What is Corneal Abrasion?

When it comes to sight, the cornea does most of the work. It is a clear dome-like feature in the front of the eye that enables us to see. Because of its location, the cornea is subject to a lot of dangers. It could be scratched or injured by a sharp object, leading to sharp pain and intense pain afterward. Corneal abrasion is the term used to describe an injury sustained in the cornea as a result of a scratch, or a falling branch among other objects that can directly harm the cornea area.

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Corneal abrasion – causes

For most people, an injury to the eye is pretty straight forward. The eye may get damaged when one is involved in a fight or is accidentally scratched by a sharp object. While in some mild cases, the pain may subside and ultimately go away after a few hours, there are times when the pain is still experienced days after an incident. In such cases, it is advisable to seek medical help since it may be a case of corneal abrasion.

People who have undergone cataract surgery may find it particularly uncomfortable to stay with a lens, especially when it is faulty or not 100 percent clear. Some go to the lengths of attempting to remove the lens themselves. This is a sure way of scratching the cornea.

Constantly scratching the eye is may also lead to a minor scratch without one knowing it. If the eye is experiencing an irritating sensation and one happens to directly rub the cornea with the finger, it could lead to corneal abrasion.

Young parents who have infants with curious fingers may also fall victim to corneal abrasion as the babies are naturally prone to hover their fingers around their parents’ eye area. Corneal abrasion cases depend on the level of intensity of the contact with the cornea. In some mild cases, it may only require small treatment. If the symptoms are too persistent, an eye specialist should be consulted sooner or later to perform a procedure that will stop the aggravation of the injury.

 

Symptoms of a corneal abrasion

Some eye injuries may just be a case of a slight irritation to what the cornea is used to. There are, however, some symptoms which, if experienced, could mean something a little more serious for instance, developing blurry vision soon after an injury to the eye. This sensation may also be felt days after the injury. One can also experience persistent eye pain that does not seem to subside hours after an injury incident. Some could experience a constant feeling that there is something in the eye, despite there being none. Another common symptom is the sudden sensitivity of the eye toward a bright light.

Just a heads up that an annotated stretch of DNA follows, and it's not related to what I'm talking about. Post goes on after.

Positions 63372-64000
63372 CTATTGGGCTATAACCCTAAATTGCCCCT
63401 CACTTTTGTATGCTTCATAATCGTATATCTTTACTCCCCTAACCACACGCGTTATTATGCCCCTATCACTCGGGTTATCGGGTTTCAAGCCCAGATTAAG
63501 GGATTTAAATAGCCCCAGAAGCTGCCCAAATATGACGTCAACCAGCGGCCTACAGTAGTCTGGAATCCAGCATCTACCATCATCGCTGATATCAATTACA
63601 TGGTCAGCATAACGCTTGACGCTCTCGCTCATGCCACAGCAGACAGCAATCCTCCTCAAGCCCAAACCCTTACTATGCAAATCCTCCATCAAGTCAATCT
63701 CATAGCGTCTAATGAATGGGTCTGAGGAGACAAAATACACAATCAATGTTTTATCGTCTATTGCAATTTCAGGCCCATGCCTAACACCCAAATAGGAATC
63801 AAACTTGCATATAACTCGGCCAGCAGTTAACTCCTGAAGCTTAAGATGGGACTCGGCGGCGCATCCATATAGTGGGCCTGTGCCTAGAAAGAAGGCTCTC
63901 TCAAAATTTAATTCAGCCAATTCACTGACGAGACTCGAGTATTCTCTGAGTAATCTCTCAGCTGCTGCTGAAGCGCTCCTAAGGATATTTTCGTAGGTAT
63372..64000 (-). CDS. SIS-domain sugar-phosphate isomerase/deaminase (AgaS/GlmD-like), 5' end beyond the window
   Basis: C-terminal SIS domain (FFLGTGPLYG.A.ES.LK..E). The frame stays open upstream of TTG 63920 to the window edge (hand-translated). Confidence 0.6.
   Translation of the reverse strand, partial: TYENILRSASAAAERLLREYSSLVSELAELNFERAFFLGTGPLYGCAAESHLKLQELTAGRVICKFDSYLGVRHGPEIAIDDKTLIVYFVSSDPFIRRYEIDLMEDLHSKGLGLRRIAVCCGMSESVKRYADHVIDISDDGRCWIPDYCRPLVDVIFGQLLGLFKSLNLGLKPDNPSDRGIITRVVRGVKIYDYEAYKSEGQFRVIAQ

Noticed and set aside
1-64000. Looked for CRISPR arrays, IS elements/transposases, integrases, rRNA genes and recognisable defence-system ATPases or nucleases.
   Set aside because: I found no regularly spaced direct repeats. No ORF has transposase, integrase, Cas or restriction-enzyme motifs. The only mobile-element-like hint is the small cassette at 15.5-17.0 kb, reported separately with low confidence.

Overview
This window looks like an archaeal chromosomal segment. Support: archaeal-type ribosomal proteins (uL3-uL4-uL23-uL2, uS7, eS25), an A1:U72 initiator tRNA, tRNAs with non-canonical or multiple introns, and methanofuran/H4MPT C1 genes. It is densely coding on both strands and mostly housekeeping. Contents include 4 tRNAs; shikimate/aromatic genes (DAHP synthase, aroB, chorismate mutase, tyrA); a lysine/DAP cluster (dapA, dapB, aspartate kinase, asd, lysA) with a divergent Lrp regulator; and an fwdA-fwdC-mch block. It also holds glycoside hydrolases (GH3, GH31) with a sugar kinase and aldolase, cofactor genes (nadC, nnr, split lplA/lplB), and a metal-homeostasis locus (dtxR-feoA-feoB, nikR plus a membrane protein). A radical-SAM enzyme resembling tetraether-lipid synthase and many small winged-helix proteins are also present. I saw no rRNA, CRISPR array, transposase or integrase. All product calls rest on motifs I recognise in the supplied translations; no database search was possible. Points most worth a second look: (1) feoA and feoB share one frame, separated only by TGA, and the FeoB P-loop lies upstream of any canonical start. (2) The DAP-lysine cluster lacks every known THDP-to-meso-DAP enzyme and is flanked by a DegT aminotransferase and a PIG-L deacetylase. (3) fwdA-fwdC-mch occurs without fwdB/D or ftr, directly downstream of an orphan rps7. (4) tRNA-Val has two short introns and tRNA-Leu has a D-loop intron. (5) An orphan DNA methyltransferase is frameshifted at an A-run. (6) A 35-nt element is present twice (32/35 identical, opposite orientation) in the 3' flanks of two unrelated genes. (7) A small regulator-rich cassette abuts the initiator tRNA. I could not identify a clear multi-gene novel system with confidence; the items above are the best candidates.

Corneal Abrasion – Pictures

corneal abrasion pictures

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corneal abrasion images

Treatment

The most important thing to note once you have been diagnosed with corneal abrasion is that the rubbing of the affected eye should be stopped immediately. Furthermore, only an eye specialist who has made an accurate diagnosis of the problem can be in a position to recommend and offer treatment to the affected eye.  However small the problem may seem, there may be a bigger problem waiting to happen. Taking matters into your hands is, therefore, unadvisable.

If the symptoms of corneal abrasion aren’t too severe, after a few hours, it could be a mild case, which will eventually die down after a few days. The doctor will, however, recommend eye drops for lubrication and also to minimize the risk of eye infection.

Larger abrasions will, however, take a longer time to heal. This is because they are initially subjected to an antibiotic ointment that tends to stay in the eye for a longer period. Corneal abrasions can also be treated using bandage contact lenses. Similar to their name, these lenses are used with prescription eye drops to minimize pain while also speeding up recovery.

The severity of the abrasion plays a crucial factor in the type of treatment as there are some cases that may require regular follow-ups from the doctor. This can be as soon as the first 24 hours after the initial treatment.

 

Corneal Abrasion – Healing time

The next step after treatment is recovery. The amount of time it will take for your cornea to heal completely will depend on some lifestyle factors. If the doctor’s orders are followed to the latter, the eye should be able to be fully functional again within a few weeks. There some practices to watch out for in the process of recovery. Contact lenses, for one thing, should be avoided because they may cause more damage. The urge to rub the eye when there is a slight irritation should also be fought. Finally, to protect the healing eye from the intense light of the sun, one could wear tinted protective sunglasses.

Most people can fully recover from a corneal abrasion. There are however rare cases in which the corneal abrasion leads to other infections and ailments of the eye. All the same, prevention is better than cure. As an individual, it is upon you to seek urgent medical help when you experience a scratched eye.

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